For Anne to take things calmly would have been to change her nature. All “spirit and fire and dew,” as she was, the pleasures and pains of life came to her with trebled intensity. Marilla felt this and was vaguely troubled over it, realizing that the ups and downs of existence would probably bear hardly on this impulsive soul and not sufficiently understanding that the equally great capacity for delight might more than compensate.
Coming-of-age novels changed drastically over the course of the 20th century. At the time of Anne of Green Gables and its contemporaries, coming-of-age was driven primarily by inward character. There was maturity to be gained, sacrifice to be made, courage and integrity to learn. Anne Shirley, Laura Ingalls and the March sisters were all followed from their youth to adulthood (including marriage and children) and yet these novels were all meant for families to share and mothers could and still do read them to children of all ages, awaiting only the necessary degree of patience to become a bonding exercise for the whole family. Maturity in these stories did not come with “viewer discretion advised.”
As the 20th century arrived in full, children became an independent audience in the book market as youth culture grew and thrived. If they had questions they might not wish to ask their parents, they could look for answers in books and this, along with loosening restrictions on what could be said in print, ushered in the era of Judy Blume. Coming-of-age was now linked to puberty, sexuality and managing depression (or, as of the 2007 publication of Thirteen Reasons Why, succumbing to it). Transitioning to adulthood has become physical, chemical, literal. Margaret menstruates (Are You There God? It’s Me, Margaret, 1970), Melinda gets raped (Speak, 1999), Lyra and Will play Adam and Eve (The Amber Spyglass, 2000). The quality of the books might stay the same but the stories are no longer meant to be shared outside of their target age group. Parents can discuss the issues raised with their 14-year-old but not with their 9-year-old because the books aren’t meant for them. “Family” books are for the very young and after that everything is compartmentalized by topic and age: middle grade, young adult, new adult. Where does Anne of Green Gables fit into this continuum? No one really knows because that continuum didn’t exist when L.M. Montgomery (1874-1942) wrote it.
Anne of Green Gables (1908) begins as the kind of orphan story rather typical for the era: The Cuthberts of Green Gables, an unmarried brother and sister, send away for an orphan boy to help them on the farm and get sent an eleven-year-old girl by mistake. Unable to bring themselves to send her back to the orphanage they set themselves the task of bringing her up properly. In return the lovable orphan warms their hearts and charms the whole town. However, the plot soon ceases and is replaced by life in all its vagaries and the chapters follow the incidents of Anne’s youth: from being afraid of a haunted wood to getting her best friend drunk (quite by accident) to discovering a passion for schooling and finally to death and grieving. And Anne grows up.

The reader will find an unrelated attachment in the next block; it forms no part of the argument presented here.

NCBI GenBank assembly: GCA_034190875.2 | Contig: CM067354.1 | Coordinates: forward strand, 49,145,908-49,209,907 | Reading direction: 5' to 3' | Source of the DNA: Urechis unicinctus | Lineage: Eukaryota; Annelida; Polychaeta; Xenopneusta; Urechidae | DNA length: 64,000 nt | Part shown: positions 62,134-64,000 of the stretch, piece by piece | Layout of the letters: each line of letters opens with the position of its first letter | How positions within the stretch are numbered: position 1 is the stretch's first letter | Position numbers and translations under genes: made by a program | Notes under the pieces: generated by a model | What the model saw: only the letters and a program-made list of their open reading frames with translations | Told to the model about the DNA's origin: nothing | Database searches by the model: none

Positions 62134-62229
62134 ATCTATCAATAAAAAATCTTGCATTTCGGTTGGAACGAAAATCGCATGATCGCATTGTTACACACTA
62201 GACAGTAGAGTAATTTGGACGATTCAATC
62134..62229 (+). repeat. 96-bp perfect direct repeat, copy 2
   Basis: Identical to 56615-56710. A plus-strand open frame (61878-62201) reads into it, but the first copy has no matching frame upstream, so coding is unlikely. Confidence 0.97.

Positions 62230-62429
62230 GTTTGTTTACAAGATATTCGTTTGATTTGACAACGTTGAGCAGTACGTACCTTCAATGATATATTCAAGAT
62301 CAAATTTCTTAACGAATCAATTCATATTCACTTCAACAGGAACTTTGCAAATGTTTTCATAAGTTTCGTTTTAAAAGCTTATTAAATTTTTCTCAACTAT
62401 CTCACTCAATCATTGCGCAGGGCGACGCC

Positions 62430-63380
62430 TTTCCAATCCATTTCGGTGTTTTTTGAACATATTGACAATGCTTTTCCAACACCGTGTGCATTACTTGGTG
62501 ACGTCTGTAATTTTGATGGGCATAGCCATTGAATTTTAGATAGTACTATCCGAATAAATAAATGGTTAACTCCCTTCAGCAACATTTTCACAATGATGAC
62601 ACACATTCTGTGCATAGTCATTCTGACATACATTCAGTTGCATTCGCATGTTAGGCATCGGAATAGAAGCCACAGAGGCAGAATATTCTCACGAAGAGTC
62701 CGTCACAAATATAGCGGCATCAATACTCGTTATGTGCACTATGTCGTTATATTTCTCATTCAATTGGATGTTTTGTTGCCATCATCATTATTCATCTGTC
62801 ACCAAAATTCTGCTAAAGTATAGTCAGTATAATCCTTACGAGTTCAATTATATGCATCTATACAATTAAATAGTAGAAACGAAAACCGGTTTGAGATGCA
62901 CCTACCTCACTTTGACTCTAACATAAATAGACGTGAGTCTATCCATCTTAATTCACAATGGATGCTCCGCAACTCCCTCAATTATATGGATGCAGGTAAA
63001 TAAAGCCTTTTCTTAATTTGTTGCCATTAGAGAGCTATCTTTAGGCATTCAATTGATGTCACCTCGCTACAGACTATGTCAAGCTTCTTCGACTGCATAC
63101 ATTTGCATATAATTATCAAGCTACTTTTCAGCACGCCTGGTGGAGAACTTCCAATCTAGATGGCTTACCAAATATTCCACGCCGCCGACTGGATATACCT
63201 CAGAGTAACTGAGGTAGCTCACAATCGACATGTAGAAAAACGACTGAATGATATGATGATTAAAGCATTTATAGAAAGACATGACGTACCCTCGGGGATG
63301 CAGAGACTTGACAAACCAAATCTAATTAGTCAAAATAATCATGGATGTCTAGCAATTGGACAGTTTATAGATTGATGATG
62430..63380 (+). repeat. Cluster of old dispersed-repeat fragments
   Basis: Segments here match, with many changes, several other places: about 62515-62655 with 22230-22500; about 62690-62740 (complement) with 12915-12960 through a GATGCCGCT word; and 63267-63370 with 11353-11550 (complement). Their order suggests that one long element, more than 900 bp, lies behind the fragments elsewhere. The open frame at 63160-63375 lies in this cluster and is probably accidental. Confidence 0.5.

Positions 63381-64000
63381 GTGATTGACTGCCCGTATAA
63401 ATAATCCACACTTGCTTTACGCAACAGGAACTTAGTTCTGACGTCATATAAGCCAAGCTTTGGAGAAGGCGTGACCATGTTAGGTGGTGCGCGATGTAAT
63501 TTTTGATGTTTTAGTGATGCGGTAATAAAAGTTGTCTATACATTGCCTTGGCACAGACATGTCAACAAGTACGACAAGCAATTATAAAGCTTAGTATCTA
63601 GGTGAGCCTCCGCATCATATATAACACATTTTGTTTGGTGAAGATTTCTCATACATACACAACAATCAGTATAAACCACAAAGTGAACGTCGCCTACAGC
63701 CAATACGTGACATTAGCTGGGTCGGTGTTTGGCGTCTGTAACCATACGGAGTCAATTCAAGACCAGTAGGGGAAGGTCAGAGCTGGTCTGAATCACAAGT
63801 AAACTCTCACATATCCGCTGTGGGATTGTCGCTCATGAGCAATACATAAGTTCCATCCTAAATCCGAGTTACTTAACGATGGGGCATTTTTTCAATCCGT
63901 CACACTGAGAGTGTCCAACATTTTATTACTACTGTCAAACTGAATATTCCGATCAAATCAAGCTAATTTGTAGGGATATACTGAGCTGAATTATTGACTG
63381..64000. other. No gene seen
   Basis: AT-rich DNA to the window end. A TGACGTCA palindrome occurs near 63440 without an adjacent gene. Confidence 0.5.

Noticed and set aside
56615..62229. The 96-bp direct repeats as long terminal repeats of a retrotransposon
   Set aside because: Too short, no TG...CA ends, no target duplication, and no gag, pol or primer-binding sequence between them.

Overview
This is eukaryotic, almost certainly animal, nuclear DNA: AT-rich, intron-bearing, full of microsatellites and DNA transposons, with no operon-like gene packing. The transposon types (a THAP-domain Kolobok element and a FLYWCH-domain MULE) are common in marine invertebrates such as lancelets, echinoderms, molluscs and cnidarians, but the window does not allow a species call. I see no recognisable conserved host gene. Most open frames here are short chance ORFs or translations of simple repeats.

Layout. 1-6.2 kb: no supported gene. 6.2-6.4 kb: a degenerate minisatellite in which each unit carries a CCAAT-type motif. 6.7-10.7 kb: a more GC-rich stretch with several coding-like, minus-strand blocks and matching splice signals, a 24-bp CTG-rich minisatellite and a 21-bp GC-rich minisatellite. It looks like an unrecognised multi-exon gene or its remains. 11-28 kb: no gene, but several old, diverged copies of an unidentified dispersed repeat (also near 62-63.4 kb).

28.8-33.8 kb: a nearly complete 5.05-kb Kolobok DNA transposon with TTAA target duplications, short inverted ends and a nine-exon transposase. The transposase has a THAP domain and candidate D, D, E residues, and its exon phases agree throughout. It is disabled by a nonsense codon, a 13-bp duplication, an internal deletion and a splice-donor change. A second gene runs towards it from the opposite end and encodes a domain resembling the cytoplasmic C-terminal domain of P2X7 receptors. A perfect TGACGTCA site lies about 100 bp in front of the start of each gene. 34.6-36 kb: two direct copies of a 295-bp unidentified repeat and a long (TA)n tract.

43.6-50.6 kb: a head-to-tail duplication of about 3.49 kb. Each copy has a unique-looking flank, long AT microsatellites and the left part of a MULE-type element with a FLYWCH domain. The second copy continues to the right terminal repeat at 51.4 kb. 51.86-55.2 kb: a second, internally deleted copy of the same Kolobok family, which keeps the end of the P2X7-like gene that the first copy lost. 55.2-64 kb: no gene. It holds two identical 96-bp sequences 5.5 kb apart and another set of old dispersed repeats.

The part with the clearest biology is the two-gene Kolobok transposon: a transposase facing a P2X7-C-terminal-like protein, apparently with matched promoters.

I never read Anne of Green Gables when I was little (my orphan of choice was Sara Crewe) but reading it as an adult its appeal is obvious. Imaginative children would find it easy to identify with Anne, as she has enough flaws to balance out as a relatable character: a girl whose imagination preserves her soul in dreadful circumstances and also gets her into ridiculous scrapes; who only gets out of said scrapes by her good character (apologising when she’s wrong and standing up for herself when maligned). She’s charming, funny, hard-working, honest and clever – a role model, in other words, but never a goody-two-shoes. She nearly drowns reinacting the Lady of Shalott, she appalls surrounding adults with her temper and she has a disastrous tendency to drift off at critical household moments leaving ruined dinners in her wake. Marilla Cuthbert waits patiently for each new disaster to unfold and after a while can even sense when one’s getting overdue. Anne is not an easy child to raise and that keeps the novel grounded.
A strong secondary appeal is Montgomery’s romantic depiction of Avonlea, a rural paradise in a corner of Prince Edward Island where everyone knows everybody else, the four seasons march in beautiful parade and the hard shells of the stuffiest individuals can be melted away by an open-hearted little girl. The children of Avonlea welcome spring by gathering mayflowers and singing as they march down the country lanes.
Everyone is Christian (the arrival of a new minister is a great local event) and yet the children, especially Anne, have a touch of the pagan about their outdoor roving and wreathing:
All the boys and some of the girls went to Mr. Bell’s spruce grove as usual, fully intending to stay only long enough to “pick a chew.” But spruce groves are seductive and yellow nuts of gum beguiling; they picked and loitered and strayed; and as usual the first thing that recalled them to a sense of the flight of time was Jimmy Glover shouting from the top of a patriarchal old spruce, “Master’s coming.”
The girls, who were on the ground, started first and managed to reach the schoolhouse in time but without a second to spare. The boys, who had to wriggle hastily down from the trees, were later; and Anne, who had not been picking gum at all but was wandering happily in the far end of the grove, waist deep among the bracken, singing softly to herself, with a wreath of rice lilies on her hair as if she were some wild divinity of the shadowy places, was latest of all. Anne could run like a deer, however; run she did with the impish result that she overtook the boys at the door and was swept into the schoolhouse among them just as Mr. Phillips was in the act of hanging up his hat.
The pastoral joys of Avonlea are pure and unspoiled but Montgomery tempers the considerable sweetness with doses of narrative sarcasm, with the natural results of letting the children run wild (they play ‘dare’ so vociferously that someone finally lands on a broken ankle – no surprise who) and with the inevitability of death. But most other misfortunes are comical or else relegated to Anne’s mostly unspoken past. This is above all a cheerful book.